FOR THE first time, the major landholder behind the proposed Nundle Hills of Gold Wind Farm Project has spoken publicly, backing the bold plan that has divided public opinion.
Some locals are in favour of the 78-turbine project, while other groups such as the Hills of Gold Preservation Society strongly oppose the development.
For the first time, Nundle resident Jim Robinson, who's property would host majority of the turbines has publicly thrown his support behind the project.
"I have only ever considered the entire community during this process, never just myself," Mr Robinson told the Leader.
"Throughout Nundle's history, people like Bessie Underwood, who donated the town hall, the Paine family who donated the land for the bowls club, pony club and golf club, and the Howarths, who created theDag Sheep Station and the Nundle Woollen Mill have selflessly given to the community.
"It's their example I am trying to follow by doing this.
"There has been wind farms proposed and built in places like Walcha and Glen Innes and no one complains about them.
"It seems to me that people haven't completely grasped what kinds of benefits [it] could offer the community.
"This project could open up a variety of things for the community such as a retirement village, enclosing the public pool, creating a pipeline from Chaffey Dam to Nundle and a community garden."
Mr Robinson said he believed the project would help attract tourism to the Nundle region.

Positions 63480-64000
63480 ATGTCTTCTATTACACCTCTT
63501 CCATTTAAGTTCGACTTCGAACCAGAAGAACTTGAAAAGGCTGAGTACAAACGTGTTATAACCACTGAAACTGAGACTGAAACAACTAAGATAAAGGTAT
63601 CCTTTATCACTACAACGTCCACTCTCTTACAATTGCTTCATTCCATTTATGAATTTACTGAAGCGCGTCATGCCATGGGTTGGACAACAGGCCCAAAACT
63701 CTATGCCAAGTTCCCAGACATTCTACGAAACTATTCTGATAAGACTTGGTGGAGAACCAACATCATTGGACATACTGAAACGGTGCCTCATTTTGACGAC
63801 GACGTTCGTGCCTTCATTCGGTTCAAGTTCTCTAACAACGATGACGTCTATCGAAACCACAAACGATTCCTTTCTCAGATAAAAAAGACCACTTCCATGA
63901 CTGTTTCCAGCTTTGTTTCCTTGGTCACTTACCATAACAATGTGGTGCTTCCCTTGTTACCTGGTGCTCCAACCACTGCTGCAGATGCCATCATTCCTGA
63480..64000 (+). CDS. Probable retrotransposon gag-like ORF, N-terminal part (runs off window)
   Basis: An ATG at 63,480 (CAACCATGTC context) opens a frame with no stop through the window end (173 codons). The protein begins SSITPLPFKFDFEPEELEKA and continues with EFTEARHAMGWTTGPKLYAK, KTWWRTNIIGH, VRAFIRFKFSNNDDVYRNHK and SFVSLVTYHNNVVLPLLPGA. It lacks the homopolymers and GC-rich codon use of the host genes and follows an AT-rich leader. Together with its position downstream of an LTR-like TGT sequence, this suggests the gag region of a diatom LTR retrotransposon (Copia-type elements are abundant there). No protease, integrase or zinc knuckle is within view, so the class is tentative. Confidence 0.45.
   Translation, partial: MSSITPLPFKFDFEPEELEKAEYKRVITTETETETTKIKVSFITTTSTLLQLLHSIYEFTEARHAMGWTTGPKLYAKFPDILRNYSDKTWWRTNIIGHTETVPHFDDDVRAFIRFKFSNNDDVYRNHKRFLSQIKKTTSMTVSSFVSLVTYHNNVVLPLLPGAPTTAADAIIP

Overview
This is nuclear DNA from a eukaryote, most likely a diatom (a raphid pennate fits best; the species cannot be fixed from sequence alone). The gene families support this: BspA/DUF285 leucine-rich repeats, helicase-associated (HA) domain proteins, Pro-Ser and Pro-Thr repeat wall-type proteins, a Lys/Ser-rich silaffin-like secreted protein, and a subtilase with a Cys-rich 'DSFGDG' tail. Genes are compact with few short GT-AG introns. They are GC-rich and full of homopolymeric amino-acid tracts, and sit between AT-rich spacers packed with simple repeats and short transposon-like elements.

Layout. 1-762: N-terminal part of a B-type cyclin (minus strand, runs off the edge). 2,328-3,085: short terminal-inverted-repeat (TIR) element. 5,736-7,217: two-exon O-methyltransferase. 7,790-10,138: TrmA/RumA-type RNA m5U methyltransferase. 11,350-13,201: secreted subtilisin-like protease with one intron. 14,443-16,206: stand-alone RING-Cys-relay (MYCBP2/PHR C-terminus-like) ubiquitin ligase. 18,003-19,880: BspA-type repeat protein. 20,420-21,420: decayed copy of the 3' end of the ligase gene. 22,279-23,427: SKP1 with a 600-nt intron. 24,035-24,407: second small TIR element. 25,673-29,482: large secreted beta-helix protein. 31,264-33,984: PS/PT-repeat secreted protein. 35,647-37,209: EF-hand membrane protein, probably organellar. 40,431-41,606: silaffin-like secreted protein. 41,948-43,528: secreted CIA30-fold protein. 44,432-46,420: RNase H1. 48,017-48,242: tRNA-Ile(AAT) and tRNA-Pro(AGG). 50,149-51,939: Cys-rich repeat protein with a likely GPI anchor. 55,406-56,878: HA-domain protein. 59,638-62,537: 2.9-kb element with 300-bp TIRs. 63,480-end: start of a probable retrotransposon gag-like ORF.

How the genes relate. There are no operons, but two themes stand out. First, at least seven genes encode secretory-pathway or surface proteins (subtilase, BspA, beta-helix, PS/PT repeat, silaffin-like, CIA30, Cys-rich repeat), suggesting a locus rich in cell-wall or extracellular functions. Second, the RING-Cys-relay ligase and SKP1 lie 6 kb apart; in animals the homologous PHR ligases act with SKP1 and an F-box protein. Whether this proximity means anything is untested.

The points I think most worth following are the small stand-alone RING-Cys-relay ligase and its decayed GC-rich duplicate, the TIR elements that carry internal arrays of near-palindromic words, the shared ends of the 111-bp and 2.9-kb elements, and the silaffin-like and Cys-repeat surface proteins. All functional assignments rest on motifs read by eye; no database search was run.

"Personally, I think the only real tourism Nundle gets at the moment is from older tourists because there isn't really much here for families and kids," he said.
"If this project goes ahead, there has been serious interest in developing tourist attractions for the whole family like skate parks, mountain bike parks and a go-cart track.
"I think that could open up to a whole new realm of opportunities for tourism here in Nundle.
"At the moment, any travellers who do come here, get all of their groceries, fuel and things like that in Tamworth and don't spend much here.
"This project could help change that."
Hills of Gold Preservation Society president John Krsulja said the majority of the community did not share Mr Robinson's views.
"At a recent community consultation committee meeting, we talked about what the community enhancement fund could be used for," Mr Krsulja said.
"One thing that was agreed upon was that it wouldn't be possible to use the money for commercial purposes or for private use.
"Things like a retirement village would not be feasible and you wouldn't be able to spend money on publicly owned assets such as halls because it's not the way it works.
"The things Jim has mentioned are good ideas, but given the guidelines around the fund, they are false promises and the majority of Nundle residents oppose this project.
"They don't oppose renewable energy, they just oppose this project because of the implications."
A photo montage of the proposed project was released recently and a development application for the project is expected to be lodged in the coming months.